Trust and innovation are powerful words. They make a partnership between traditional apprenticeship providers and universities work.
Of course, we can debate what work means. Logic states it should mean a degree apprenticeship, not a degree and an apprenticeship, otherwise what is the point? Traditional apprenticeship providers (TAPs) need to know where the pitfalls in such provision are, need to learn from others, and openly share with the university any challenges as they arrive. It’s about trust.
Break that trust and you are messing with the academy. The academy is a proud institution for good reason. It painstakingly creates what makes its way into the textbooks and resources that students use to become professional scholarly practitioners at level 4 and beyond. Mutual respect is needed.
Innovation can create tensions that break down trust. Innovation must be in the design of the programme and in the delivery model. TAPs often know more about changing behaviours in the workplace compared to HE. They can think through what it means to integrate work-based learning into the degree so that apprenticeship occupational standards are met and is fit for working students.
Universities can be the gatekeeper. When does innovation become disruption, such that it is counter-productive to the university rules and regulations? When does innovation offer greater learning gain for the student? How can both work together to research what high-quality vocational education really means?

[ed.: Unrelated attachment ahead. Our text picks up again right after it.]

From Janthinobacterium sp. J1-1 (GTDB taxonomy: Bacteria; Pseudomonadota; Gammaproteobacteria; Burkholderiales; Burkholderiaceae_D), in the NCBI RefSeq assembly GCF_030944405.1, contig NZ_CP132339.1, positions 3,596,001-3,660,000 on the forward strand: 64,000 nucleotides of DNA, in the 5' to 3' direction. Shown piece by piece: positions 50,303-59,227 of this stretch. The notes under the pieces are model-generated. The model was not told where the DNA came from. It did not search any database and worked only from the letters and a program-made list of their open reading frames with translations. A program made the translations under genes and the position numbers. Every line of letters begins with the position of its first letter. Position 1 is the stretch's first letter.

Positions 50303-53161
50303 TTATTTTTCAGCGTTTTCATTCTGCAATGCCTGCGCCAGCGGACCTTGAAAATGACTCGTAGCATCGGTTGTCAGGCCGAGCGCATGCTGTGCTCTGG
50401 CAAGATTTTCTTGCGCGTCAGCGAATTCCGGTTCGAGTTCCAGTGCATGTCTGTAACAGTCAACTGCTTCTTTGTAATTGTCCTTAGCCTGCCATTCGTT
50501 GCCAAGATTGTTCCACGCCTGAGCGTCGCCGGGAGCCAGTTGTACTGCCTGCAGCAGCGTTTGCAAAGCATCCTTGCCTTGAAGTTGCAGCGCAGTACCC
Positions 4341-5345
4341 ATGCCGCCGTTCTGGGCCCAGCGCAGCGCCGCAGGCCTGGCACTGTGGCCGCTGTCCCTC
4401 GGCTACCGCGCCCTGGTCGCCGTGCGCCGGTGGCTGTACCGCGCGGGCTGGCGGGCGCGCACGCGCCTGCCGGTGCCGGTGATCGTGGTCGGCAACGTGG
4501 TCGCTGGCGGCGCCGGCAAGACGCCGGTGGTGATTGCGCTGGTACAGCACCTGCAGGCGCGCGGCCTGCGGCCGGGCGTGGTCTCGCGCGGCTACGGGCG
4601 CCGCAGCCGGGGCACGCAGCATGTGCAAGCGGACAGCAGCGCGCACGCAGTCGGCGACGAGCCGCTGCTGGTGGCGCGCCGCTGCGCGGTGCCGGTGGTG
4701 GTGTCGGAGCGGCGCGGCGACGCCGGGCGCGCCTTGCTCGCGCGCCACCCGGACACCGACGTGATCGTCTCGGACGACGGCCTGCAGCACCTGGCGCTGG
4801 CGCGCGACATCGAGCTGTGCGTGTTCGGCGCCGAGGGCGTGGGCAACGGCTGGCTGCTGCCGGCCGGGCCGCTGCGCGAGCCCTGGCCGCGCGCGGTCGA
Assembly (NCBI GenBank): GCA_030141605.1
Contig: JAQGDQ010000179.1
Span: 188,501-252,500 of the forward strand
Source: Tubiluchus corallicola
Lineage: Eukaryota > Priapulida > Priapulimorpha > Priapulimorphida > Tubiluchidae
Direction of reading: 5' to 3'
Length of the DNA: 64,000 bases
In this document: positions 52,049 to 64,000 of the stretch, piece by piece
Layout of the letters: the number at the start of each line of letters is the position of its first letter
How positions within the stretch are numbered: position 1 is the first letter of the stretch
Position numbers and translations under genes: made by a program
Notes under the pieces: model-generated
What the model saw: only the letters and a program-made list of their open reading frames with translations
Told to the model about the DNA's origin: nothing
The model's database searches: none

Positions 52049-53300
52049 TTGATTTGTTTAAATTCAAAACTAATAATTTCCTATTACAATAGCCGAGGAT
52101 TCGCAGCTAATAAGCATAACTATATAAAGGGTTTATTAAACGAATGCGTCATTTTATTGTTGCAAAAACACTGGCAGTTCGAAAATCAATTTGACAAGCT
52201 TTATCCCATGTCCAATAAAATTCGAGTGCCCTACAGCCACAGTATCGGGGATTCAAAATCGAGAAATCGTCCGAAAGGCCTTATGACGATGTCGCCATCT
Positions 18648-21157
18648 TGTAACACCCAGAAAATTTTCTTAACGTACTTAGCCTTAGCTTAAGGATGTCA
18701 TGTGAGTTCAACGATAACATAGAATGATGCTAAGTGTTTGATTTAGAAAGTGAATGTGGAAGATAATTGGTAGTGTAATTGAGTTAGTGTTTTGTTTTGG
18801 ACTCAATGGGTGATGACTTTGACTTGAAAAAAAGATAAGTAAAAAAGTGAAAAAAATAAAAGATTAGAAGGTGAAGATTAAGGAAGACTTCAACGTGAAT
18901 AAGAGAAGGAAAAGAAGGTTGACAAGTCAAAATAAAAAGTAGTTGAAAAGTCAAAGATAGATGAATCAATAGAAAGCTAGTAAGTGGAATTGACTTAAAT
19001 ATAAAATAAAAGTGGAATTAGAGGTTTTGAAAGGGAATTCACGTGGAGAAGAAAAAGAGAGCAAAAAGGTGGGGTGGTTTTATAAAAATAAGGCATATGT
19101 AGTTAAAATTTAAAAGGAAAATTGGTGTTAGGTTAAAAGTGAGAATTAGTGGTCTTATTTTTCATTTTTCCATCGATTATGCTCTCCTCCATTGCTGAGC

Before branching into degree apprenticeships, TAPs can deliver higher apprenticeships themselves to gain valuable experience of delivering at level 4 and 5. Care must be taken to still provide a pathway from level 3 all the way through to level 7 as, after all, apprenticeships funded through the levy have an ethical and moral obligation to deliver social mobility that leads to improved national productivity.
The productivity puzzle
My guess is that the post-Brexit future will involve a talent war as trade tariffs are negotiated alongside the ease with which skilled people can move between the countries involved in reaching a trade agreement.
Whatever your opinion on how TAPs can cooperate with higher education, quality matters. Apprentices are in the workforce, they need smooth administration and clear learning effectiveness. Employers need a clear understanding of the commitment involved and the return on investment expected.
Academic freedom needs to be treasured. The whole system needs timely oversight on quality and continual improvement.